The executive headteacher of a primary academy enjoyed a salary in excess of £200,000 last year after being handed a massive pay rise, official accounts show.
Sir Greg Martin, executive head of Durand Academy in south London, saw his salary increase by around 56% in 2013 to a total of £200,822 - meaning he was earning more than the Prime Minister.
Durand Academy is a state academy - a school that is not under local council control and has freedom over areas such as curriculum and staff pay - and is run by the Durand Academy Trust. It was judged to be good by Ofsted following an inspection in December.
It caters for five-to-11-year-olds, has a middle school for 12-to-13-year-olds and an early-years centre for under-fives. The school is attempting to set up a state secondary boarding school for 13-to-18-year-olds in West Sussex.
Figures included in the Trust's annual accounts for 2013 show that Sir Greg's salary rose 56.5% from £128,322 in 2012.
In comparison, David Cameron earns around £142,500.
In addition to his salary, Sir Greg, who was knighted in last year's birthday honours for services to education, also received £28,316 in pension contributions last year. Combined with his salary, this took his overall remuneration package for 2013 to £229,138.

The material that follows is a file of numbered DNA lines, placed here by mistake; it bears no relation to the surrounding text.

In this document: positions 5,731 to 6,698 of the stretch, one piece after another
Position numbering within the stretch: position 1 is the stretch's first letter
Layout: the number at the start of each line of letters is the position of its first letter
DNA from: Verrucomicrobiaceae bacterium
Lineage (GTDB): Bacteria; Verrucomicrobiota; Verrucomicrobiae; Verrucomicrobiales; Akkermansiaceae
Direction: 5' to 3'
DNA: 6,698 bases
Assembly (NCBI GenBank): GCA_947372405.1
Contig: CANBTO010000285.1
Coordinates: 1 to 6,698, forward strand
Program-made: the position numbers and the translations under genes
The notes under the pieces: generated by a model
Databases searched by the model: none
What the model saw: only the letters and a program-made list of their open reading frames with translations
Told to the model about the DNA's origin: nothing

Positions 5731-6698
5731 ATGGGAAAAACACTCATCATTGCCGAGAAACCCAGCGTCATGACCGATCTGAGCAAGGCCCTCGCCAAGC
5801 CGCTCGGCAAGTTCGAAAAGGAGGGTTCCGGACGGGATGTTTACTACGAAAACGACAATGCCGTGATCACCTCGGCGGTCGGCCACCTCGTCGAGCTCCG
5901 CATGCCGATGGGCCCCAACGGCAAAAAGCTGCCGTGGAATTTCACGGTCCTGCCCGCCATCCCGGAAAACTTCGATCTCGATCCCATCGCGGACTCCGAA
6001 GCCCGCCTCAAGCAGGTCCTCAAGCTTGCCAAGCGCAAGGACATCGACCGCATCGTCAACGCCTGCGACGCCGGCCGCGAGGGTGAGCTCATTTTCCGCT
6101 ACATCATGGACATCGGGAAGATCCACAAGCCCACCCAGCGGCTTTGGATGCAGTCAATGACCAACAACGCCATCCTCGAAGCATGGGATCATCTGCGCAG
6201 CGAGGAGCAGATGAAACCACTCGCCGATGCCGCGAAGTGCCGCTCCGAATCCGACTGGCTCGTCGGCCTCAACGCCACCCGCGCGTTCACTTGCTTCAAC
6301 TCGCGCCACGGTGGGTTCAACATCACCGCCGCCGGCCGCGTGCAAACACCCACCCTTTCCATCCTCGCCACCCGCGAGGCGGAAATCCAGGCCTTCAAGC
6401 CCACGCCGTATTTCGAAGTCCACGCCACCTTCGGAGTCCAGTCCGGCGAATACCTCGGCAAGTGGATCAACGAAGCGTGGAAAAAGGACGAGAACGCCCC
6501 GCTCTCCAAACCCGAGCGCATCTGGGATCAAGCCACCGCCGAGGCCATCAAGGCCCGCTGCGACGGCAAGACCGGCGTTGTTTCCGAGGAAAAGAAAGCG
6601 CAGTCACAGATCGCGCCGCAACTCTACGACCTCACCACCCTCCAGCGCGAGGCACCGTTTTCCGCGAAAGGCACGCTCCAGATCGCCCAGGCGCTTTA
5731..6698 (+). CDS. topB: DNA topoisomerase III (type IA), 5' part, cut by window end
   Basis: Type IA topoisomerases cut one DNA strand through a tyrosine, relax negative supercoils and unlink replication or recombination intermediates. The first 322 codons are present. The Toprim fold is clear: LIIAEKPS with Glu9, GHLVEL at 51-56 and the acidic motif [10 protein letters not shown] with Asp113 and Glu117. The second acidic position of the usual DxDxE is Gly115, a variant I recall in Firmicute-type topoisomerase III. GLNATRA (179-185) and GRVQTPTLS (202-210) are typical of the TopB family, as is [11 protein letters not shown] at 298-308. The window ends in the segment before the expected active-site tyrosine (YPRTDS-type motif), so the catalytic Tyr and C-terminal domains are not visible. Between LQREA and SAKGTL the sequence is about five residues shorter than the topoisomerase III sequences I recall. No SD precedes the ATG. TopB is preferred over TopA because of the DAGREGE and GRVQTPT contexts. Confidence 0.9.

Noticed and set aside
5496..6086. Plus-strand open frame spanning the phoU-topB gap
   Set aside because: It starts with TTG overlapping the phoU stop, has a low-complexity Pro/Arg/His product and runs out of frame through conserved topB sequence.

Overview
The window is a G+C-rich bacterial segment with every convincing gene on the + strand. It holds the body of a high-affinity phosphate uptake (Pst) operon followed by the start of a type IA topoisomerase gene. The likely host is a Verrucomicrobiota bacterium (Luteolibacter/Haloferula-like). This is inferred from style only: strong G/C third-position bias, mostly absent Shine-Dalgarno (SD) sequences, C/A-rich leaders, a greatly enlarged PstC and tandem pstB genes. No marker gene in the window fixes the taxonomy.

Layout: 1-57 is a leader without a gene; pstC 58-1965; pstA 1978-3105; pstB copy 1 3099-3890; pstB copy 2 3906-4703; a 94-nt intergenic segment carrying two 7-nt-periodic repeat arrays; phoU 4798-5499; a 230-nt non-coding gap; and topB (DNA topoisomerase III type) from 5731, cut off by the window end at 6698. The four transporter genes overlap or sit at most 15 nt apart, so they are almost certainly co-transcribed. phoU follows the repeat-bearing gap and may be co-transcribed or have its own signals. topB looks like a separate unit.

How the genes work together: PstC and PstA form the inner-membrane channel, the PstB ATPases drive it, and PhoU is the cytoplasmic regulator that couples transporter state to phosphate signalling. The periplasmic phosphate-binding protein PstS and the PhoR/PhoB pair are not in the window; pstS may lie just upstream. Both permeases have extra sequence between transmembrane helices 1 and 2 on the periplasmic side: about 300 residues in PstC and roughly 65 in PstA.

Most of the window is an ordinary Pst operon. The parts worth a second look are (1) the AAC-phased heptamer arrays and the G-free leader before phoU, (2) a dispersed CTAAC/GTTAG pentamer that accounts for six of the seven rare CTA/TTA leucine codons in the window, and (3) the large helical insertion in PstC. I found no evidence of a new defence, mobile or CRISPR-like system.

Data published by the Department for Education (DfE) last month show that the average salary for a leadership teacher in a primary academy stands at £53,000.
A Durand Academy spokesman said: "Durand's Executive Head does not just run a primary school, but now oversees an Early Years school, a Junior School, a Middle School which opened in September 2012 and also leads the development of Durand's pioneering plans for a state boarding school for its intake in West Sussex.
"With more than 1,000 children being educated across three school sites, it is a hugely demanding role and Governors are proud and privileged to retain the services of such an experienced and dedicated education leader. Children's outstanding attainment in this year's SATs is testament to his enduring positive impact."
Christine Blower, general secretary of the National Union of Teachers (NUT) said: "It is remarkably hard to see how this can possibly be justified in a publicly funded school when those employed in the public sector are still restricted to a 1% pay rise."